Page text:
Friday, August 25, 2006

Pew Poll on Politics and Religion

Pew released a poll recently regarding perceptions of the parties as they relate to religion. The results showed a decline in the Republican monopoly of being "friendly to religion," and a very low number of people believing that the Democratic Party was "friendly to religion." Those initial numbers, with the Republicans polling at 47% friendly to religion and Democrats at 26% I don't particularly find problematic, this surface question shows no indication that anyone who the Democrats have any hope of reaching anyway considers whether the party is "friendly to religion" a voting issue. If people consider the Democrats to be unfriendly towards religion and don't vote based on that it doesn't matter. However, there are parts of this study that do show the Democrats having a problem of perception.
Sixty-nine percent agreed that liberals had “gone too far in trying to keep religion out of schools and government”

This is a perception problem, and it is probably fueled by the Constitutional illiteracy of most of the American public. Democrats should not change their positions as far as school prayer, and other "religion in the public square" issues. In large part because the Democrats hold a position that is consistent with years and years of Supreme Court precedent, it appears to be the "right" interpretation of the establishment clause, and Democrats should stand behind that, but what needs to happen is that a way to frame these issues while still upholding the essential core constitutional principles needs to be used by Democrats in which people begin to understand why Democrats hold these kinds of positions. This is precisely the point Barack Obama was making when he was chastised by much of the liberal blogosphere back in June. The poll, also interestingly has bad news for Republicans on this question:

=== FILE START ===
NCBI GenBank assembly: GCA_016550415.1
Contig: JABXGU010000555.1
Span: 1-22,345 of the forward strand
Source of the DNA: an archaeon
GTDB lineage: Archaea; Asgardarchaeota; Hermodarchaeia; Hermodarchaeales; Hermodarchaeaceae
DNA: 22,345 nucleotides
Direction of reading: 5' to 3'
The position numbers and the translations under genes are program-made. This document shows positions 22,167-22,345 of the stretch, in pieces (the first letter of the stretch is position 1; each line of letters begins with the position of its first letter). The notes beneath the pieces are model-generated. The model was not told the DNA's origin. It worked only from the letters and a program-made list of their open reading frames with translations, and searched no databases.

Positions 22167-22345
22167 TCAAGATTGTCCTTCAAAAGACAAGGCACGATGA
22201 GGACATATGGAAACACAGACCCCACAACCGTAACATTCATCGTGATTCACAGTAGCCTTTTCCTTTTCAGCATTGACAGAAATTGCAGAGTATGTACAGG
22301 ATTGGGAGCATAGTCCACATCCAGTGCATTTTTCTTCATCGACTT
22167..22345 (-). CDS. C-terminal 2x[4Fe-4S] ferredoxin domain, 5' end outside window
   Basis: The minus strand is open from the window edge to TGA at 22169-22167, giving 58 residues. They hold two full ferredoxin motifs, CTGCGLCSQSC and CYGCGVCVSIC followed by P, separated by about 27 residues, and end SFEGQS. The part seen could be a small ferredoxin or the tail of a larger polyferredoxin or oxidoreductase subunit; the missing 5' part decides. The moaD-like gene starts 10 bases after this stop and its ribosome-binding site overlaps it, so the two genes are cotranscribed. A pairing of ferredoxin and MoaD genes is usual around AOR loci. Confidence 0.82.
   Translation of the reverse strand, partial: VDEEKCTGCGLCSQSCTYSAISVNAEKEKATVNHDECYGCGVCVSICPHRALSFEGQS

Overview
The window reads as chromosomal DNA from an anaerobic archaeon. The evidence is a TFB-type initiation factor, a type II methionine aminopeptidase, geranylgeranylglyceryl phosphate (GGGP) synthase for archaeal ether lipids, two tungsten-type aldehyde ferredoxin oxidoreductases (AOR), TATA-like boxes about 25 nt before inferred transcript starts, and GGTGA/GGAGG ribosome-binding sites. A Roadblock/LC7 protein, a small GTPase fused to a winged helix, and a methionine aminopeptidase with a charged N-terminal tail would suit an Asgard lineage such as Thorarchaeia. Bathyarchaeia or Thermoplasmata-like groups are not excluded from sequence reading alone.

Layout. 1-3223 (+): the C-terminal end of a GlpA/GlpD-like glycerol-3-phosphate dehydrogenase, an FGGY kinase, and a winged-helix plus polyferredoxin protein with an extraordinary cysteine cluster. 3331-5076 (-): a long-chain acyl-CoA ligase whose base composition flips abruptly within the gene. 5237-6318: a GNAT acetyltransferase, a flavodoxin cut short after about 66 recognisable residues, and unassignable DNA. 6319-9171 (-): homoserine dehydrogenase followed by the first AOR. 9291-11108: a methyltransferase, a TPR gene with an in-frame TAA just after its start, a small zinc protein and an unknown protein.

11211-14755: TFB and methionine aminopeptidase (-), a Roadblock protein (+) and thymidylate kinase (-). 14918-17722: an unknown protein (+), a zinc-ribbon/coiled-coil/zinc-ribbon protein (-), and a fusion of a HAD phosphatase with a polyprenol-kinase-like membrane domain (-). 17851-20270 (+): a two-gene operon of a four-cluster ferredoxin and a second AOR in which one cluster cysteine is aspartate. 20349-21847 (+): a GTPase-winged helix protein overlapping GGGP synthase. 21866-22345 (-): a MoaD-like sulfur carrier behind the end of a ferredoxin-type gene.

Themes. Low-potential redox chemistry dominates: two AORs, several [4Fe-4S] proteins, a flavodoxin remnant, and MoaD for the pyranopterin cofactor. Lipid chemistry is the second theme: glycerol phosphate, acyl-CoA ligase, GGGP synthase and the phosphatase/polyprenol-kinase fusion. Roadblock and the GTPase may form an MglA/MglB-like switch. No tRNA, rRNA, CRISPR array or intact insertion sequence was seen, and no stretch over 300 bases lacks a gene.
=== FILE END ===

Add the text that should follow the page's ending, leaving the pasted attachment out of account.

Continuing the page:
And 49 percent agreed that conservative Christians had “gone too far in trying to impose their religious values on the country,” also a three percentage point increase.

This means that there is a large block of respondents who just flatly don't know which way is up, responding merely to a raw perception without any knowledge of either the Democrats or Republicans views on these issues. Which again feeds into Obama's point that Democrats need to reframe the debate on these kinds of perception issues.

Above anything else, I think this poll demonstrated that the public is by and large ignorant of either Party's approach to these "religion in the public square" issues. Republicans seem to wish to impose Christianity on American society, a fundamentally un-American idea, and Democrats have failed to make this case. Too many Democrats try to hide in the shadows until these issues pass by, which concedes the entire debate to the Republicans who can frame Democrats any way they like. Democrats should be standing up and explaining their positions instead of just conceding this ground to the Republicans as so many seem to want to do. One of the lessons of the 2004 election was that when the Republican Party tells boldfaced lies it hurts much more than it helps to ignore the lies and hope they go away.

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